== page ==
The muddy underbelly of the tow-truck industry has become even murkier by the death of 45-year-old Linley Spencer Summers.
On the afternoon of 15 June, Summers was stabbed and pronounced dead soon after.
The accused, Chris Olieslager (40), maintains his innocence and on 28 August it will be up to the prosecutors to prove that he was the one who stabbed Summers.
In the meantime, Maitland police are requesting assistance from the public to come forward with eyewitness accounts.
W/O Siyabulela Vukubi, spokesperson for the local police, elaborates on the incident: “It is alleged that a container truck and an unknown car were involved in an accident whereby three tow trucks showed up to attend to that particular accident. An argument ensued between the tow truck drivers, after which one allegedly stabbed the other. The victim died later in hospital.”
However, Summers’ brother has also made allegations attacking Olieslager’s character and work ethics.

Olieslager was contacted by TygerBurger to respond to these, but he couldn’t comment under the advice of his legal representation.

He did admit that he is “dying” to comment, because there is “a whole lot that needs to be exposed”.
Summers’ brother, Lance, says that Olieslager threatened his brother’s life the night before the alleged attack.
Another tow-truck operator who wishes to remain anonymous says that the suspicion exists in the industry that the accident was a set-up.
Hearsay, suspicions and accusations are all that TygerBurger has to go on at this stage.
The police, the legal teams and this newspaper are looking for proof.
What is certain is that both the tow-truck companies Summers and Olieslager work for arrived at an accident scene at the Koeberg interchange in Maitland on 15 June.
Summers was there with his child and it is alleged that Olieslager stabbed him after an altercation.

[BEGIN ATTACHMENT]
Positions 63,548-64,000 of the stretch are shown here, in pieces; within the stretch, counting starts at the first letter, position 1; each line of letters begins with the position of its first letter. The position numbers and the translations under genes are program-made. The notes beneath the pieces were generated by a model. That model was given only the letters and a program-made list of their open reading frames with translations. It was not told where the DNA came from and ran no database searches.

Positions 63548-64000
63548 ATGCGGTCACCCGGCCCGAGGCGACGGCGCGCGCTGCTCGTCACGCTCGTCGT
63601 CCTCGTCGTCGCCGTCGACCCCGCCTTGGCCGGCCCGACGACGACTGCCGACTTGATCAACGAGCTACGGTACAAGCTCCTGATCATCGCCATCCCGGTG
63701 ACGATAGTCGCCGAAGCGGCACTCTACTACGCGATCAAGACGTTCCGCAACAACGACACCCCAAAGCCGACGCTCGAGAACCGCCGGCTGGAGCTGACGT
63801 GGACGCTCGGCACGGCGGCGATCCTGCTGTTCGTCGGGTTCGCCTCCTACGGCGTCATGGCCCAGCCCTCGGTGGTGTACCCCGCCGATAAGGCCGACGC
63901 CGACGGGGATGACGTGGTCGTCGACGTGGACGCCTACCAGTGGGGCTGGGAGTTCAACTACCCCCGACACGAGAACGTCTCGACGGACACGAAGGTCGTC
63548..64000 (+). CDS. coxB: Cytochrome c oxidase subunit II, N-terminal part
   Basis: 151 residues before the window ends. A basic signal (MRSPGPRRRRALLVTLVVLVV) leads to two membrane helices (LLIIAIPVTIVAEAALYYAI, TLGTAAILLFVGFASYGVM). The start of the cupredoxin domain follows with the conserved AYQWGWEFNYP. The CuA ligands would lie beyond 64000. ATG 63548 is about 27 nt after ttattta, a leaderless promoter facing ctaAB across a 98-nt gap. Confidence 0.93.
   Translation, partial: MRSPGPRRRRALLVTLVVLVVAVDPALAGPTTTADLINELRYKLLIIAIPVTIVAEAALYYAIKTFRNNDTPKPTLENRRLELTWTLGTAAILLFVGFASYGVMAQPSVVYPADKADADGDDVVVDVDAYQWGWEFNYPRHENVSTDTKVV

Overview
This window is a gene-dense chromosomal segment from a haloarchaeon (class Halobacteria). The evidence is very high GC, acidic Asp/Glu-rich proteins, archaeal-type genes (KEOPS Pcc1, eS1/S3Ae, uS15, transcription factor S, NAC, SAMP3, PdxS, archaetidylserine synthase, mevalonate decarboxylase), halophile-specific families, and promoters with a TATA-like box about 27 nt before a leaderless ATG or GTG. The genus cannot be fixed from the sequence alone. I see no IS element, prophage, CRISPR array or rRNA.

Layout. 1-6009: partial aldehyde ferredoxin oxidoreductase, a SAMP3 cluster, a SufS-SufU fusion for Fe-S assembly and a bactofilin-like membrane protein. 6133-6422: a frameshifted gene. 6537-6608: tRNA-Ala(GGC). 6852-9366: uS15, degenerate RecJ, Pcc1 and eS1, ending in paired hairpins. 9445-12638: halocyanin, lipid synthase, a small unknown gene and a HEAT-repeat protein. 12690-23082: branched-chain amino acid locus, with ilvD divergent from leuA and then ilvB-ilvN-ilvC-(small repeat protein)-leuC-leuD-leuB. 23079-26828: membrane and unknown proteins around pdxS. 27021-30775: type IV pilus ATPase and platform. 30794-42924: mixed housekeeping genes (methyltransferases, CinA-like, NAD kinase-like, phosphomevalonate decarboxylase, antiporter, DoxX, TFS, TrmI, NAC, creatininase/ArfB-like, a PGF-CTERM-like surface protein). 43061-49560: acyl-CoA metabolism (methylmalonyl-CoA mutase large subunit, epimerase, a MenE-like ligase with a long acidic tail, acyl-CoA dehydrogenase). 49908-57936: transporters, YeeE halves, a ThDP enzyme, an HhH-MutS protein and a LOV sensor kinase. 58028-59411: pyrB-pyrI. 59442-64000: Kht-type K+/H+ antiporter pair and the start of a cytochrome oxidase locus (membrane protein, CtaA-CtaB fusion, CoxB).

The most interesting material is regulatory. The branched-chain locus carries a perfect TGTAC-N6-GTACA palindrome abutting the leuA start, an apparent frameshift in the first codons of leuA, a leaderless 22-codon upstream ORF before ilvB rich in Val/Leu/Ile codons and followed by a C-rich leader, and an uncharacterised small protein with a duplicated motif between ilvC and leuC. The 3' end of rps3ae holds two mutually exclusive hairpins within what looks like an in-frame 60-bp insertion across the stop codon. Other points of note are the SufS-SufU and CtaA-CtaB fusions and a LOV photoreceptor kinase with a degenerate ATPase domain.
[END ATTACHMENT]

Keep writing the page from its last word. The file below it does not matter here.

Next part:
According to Lance, Summers’ son was in the car when he heard an argument break out between his dad and Olieslager.
The child did not see his father get stabbed, but when he heard that someone was injured he allegedly saw Olieslager walk away from the scene and put a knife back into his pocket.

Lance continues: “I had a conversation with the accused the night before. He told me that my brother put out a contract on his life of R200 000. This was later denied to me by the person who was apparently funding this hit. That night the accused threatened to kill my brother.”
Olieslager and an accomplice then handed themselves over to the police. After Olieslager appeared in court he was given bail of R2 000. The next court date is 30 August.
Lance is not certain if the death of his brother is connected to a territory battle between the tow-truck operators.
He concludes: “In 1998 there were 35 tow-truck companies operating in the CBD. Now there is only one – Urban Towing. I’m convinced that Olieslager has contacts in high places.”
The operator who wishes to stay anonymous says that the tow-truck industry is cut-throat. The person adds: “It is vital for the public to be educated. If they are in accident they must insist on signing a document with the price of towing on. They must remember that there is a limit some insurance companies will pay. I know of operators who will charge up to R7 000 to tow a vehicle. The towing industry does not have a good reputation. It’s very sad.”
Summers is survived by his wife Karen and children Chandré, Joshua and Zara.
His family placed an advertisement which reads: “A smile for all, a heart of gold. One of the best the world could hold. Never selfish, always kind, what a beautiful memory you left behind. One last hug daddy from Zara. We love and miss you.”